Breath, Health and Mindfulness: the Holy Trinity of Wellbeing

Christine Wushke pic for website

by Christine Wushke

Practices that ground us into the present moment are crucial. It’s in our moment-by-moment attending to the present that we can reconnect with ourselves and the natural world. This is the state of being where it’s easiest to drop into harmony with the earth, our bodies, and perhaps to a source of strength greater than the individual self.

Polyvagal Theory and other schools of thought illustrate how important connection is to our physical and mental health. And the good news is, through conscious breath practices, we can shift our nervous system from a state of protection to one of connection.

Our breath and the state of our nervous system are highly linked. Have you noticed that you hold your breath when you’re anxious? That you breathe more rapidly when you’re panicking? That you may let out a deep sigh when feeling comfortable and content? That your breathing slows down as you fall asleep? These are all examples of the relationship between breath and the nervous system.

When we feel safe, connected to the world around us, and at ease, the breath typically flows easily. Likewise, forms of stress are reflected as well. What’s exciting is that we can reverse engineer this effect by leveraging the breath in simple, deliberate ways.

Try this simple breath awareness practice:

Let yourself breathe naturally and turn your attention toward how it feels as you breathe in and out. Once it feels natural to follow your breath in this way, bring your attention to the tiny pause in between each inhale and exhale. In yoga we call this pause the still point. It can be used as a way to access inner stillness during times of busyness or chaos.

How do you feel after moving your conscious attention to the space between breaths? Are you more calm and physically relaxed? Do you feel a bit more connected to your body overall?

Now try this one:

Move your awareness inward and follow your breath for 3 or 4 cycles. Then bring your arms up in front of you (only as high as is comfortable) as you inhale, lowering them on your exhale. Repeat this for 10 breath cycles, focusing on synchronizing the breath to match the movement of the arms.

Did you notice that this exercise allowed for a sense of slowing down internally? Do you notice any subtle changes in your overall feeling or mental state?

How does this work?

There are many explanations as to how these traditional breath practices affect both the body and mind, but one of my personal favorites is that the practice of breath awareness induces a state of mindfulness. Mindfulness by its very definition is an awareness of the present moment, so it stands to reason that it and breathwork go hand in hand. Add to that our overall health and you have a sort of “holy trinity” of nervous system regulation, each one intrinsically connected to the others. And when they’re all in harmony? That is when we are truly rooted, grounded, and at peace.

Read more about Christine’s work here.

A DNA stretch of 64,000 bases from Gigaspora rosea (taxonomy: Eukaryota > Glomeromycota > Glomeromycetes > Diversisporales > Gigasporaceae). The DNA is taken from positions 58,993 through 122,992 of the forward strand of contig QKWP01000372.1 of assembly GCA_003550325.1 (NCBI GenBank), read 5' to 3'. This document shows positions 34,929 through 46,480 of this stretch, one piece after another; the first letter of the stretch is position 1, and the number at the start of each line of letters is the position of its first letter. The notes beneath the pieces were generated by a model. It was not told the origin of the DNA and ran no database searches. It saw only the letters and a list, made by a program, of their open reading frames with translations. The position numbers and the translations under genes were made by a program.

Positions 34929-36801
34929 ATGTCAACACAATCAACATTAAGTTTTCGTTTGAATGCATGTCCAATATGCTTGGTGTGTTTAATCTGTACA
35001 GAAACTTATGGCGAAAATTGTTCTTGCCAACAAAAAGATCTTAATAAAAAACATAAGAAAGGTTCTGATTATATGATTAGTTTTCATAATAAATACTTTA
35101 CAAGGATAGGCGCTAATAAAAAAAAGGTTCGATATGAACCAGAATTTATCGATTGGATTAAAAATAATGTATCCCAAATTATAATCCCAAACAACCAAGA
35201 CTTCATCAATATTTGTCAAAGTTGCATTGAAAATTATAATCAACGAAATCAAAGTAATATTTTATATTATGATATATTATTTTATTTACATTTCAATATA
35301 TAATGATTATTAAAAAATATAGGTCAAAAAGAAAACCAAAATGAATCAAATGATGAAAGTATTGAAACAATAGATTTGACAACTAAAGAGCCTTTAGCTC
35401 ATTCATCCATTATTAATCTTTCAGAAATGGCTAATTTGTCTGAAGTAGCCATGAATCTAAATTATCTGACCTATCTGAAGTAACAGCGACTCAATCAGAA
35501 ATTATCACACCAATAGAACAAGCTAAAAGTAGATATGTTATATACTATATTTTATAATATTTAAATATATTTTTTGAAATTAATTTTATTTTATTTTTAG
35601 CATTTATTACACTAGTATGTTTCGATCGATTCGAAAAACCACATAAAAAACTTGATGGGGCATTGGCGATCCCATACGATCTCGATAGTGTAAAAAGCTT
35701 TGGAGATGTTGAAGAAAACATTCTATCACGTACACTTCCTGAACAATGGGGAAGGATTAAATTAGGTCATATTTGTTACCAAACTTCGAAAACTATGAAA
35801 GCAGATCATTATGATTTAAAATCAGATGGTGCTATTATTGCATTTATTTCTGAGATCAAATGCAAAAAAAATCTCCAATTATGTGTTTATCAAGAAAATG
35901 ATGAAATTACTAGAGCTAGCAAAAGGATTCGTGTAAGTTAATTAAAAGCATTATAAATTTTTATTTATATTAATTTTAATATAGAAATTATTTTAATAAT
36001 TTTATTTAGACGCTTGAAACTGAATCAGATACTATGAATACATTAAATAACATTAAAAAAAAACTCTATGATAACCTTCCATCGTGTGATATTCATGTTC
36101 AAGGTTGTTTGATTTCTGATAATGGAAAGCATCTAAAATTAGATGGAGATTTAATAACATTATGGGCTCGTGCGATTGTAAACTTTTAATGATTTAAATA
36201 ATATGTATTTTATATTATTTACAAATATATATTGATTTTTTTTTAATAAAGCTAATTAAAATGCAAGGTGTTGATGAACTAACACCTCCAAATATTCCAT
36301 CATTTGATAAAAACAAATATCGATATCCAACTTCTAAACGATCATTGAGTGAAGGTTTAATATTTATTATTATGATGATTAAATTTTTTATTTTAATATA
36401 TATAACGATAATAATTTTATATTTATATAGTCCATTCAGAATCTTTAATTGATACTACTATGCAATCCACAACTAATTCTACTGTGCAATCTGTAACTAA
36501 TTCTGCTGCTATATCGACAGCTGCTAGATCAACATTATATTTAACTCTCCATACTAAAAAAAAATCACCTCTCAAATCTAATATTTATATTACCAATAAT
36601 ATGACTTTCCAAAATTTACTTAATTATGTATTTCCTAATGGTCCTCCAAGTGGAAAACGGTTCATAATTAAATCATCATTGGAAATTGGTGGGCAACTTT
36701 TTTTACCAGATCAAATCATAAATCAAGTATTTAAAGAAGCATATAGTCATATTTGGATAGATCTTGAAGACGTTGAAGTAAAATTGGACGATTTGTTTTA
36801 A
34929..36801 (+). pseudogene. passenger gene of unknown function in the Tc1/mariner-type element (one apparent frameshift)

This piece was written to support our event, The Fascial Breath, in November 2022. The recordings of the event will be available in the Members’ Area from February ’23. Find out more about the benefits of membership here.

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Christine Wushke

Christine is known internationally as a leading myofascial yoga teacher trainer and for her work at the intersection of mindful movement, biotensegrity, and myofascial release. Her approach to helping people live in balance with their body, mind, spirit and the world around them is informed by the Eight Limbs of classical yoga, biotensegrity, her background in myofascial release and Hakomi, the latest neurodevelopmental research coming out of the scientific community, and her compassion for her fellow humans. She is also passionate about making the profound benefits of mindful movement practice accessible across the diversity of human experience, including those with chronic pain, limited mobility and those who are not financially or culturally privileged.

Christine shares her approach to mindful movement with yogis, yoga instructors and other movement practitioners through the Myofascial Yoga Institute of Canada, of which she is the founder and lead instructor. She encourages all her students to build on her teachings with their personal experience and knowledge, and in turn pass their teachings on to their own students.

As a myofascial release therapist trained in the John F. Barnes Approach and a Certified Hakomi Practitioner, Christine works directly with clients out of her Journey to Light Wellness studio in Okotoks, Alberta. She is also the author of the book Freedom Is Your Nature and teaches a wide range of mindful movement courses through Ekhart Yoga, Yoga U and other leading yoga schools. When she’s not teaching, working with clients or expanding her knowledge in all things movement, biotensegrity and neuroscience related, you can find Christine exploring the peaks and valleys of the Canadian Rocky Mountains.

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